Development of National Fish and Wildlife Climate Adaptation Strategy

Dan Ashe, Michael Hutchins
Posted on: 4/27/2010 - Updated on: 3/06/2020

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A National Fish and Wildlife Climate Adaptation Strategy is an agreement among major conservation interests (e.g. local governments, states, tribes, conservation organizations, federal agencies, and private landowners) that identifies and defines principles and methods to maintain key terrestrial, freshwater and marine ecosystems and functions needed to sustain fish, wildlife and plant resources in the face of accelerating climate change.

In short, it is a blueprint for action that outlines appropriate scientific support (including inventory, monitoring, research and modeling to inform management decisions); the need for and importance of collaboration and interdependency; and the financial resources (including grants, appropriated funds, private contributions) to implement the decisions. The strategy will enable the national and international conservation communities to harness collective expertise, authorities, and abilities to define and prioritize a shared set of conservation goals and objectives, as well as prescribe a plan of concerted action.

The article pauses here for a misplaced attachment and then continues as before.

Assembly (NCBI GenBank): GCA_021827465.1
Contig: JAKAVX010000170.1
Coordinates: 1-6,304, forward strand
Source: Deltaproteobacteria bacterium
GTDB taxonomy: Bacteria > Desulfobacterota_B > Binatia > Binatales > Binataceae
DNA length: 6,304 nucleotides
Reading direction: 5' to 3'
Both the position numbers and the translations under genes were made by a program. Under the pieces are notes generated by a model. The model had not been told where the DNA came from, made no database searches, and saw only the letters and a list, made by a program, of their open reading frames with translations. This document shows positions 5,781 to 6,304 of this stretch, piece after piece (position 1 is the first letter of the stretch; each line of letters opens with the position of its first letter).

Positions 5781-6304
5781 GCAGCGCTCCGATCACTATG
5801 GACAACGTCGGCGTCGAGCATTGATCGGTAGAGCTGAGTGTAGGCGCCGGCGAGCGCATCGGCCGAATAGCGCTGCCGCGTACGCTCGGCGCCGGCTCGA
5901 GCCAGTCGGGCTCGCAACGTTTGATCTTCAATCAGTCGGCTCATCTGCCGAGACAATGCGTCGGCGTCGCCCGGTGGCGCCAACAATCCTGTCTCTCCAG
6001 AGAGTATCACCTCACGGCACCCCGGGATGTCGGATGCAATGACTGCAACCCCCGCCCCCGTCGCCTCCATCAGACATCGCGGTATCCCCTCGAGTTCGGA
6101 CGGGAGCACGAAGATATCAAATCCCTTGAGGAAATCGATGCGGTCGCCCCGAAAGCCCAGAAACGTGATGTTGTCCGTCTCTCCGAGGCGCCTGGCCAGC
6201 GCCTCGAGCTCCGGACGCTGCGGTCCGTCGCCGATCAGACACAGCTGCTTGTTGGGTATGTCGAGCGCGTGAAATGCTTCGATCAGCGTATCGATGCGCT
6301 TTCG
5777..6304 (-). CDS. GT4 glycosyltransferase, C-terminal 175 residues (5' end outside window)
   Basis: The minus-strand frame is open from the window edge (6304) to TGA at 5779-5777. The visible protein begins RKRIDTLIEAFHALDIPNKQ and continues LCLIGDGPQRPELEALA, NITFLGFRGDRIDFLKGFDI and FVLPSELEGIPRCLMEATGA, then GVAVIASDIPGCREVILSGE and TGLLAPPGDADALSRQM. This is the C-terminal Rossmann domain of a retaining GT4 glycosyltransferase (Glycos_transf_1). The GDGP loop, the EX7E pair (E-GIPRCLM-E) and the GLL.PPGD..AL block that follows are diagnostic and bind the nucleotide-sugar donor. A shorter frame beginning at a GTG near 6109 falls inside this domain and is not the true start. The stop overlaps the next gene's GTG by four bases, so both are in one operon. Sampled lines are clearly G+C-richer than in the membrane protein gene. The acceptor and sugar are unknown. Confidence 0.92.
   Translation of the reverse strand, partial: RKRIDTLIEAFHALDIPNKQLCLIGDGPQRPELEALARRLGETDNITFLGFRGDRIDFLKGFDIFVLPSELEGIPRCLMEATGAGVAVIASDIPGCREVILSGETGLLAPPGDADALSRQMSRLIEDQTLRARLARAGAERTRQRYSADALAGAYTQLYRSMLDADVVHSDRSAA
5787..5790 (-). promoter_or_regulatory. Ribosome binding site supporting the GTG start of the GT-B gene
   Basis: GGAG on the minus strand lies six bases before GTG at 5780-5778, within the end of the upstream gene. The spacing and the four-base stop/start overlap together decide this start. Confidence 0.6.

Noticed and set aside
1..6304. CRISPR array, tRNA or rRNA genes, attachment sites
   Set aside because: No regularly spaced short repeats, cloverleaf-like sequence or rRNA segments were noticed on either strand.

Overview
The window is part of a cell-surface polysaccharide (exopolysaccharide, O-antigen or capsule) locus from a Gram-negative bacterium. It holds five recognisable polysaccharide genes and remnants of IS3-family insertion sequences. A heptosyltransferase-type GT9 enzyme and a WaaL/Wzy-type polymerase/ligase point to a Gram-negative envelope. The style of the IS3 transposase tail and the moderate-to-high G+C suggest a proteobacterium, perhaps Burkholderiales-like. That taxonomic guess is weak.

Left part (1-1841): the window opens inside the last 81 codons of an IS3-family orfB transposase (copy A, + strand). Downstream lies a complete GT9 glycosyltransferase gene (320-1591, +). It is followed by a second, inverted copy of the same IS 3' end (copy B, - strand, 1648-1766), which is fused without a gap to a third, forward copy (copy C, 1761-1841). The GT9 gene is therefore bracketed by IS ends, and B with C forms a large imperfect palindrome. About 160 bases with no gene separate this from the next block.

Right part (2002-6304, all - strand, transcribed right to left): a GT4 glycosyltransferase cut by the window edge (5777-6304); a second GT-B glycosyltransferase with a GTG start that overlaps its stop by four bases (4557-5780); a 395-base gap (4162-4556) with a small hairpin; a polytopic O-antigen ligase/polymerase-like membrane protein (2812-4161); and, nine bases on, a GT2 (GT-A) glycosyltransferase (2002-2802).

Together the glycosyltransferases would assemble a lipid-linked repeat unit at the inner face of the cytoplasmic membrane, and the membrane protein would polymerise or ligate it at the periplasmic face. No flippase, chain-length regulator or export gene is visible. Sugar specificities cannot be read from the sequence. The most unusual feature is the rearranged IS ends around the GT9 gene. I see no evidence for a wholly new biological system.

Ashe, D., Hutchins, M., Kostyack, J. (2009). Development of national fish and wildlife climate adaptation strategy [Safeguarding Wildlife from Climate Change Web Conference Series]. Retrieved from CAKE:

Affiliated Organizations

The National Wildlife Federation is America's largest conservation organization, with more than 6 million members supporters and an affiliate network in 52 states and territories. The National Wildlife Federation’s mission is to “unite all Americans to ensure wildlife thrive in a rapidly changing world.”

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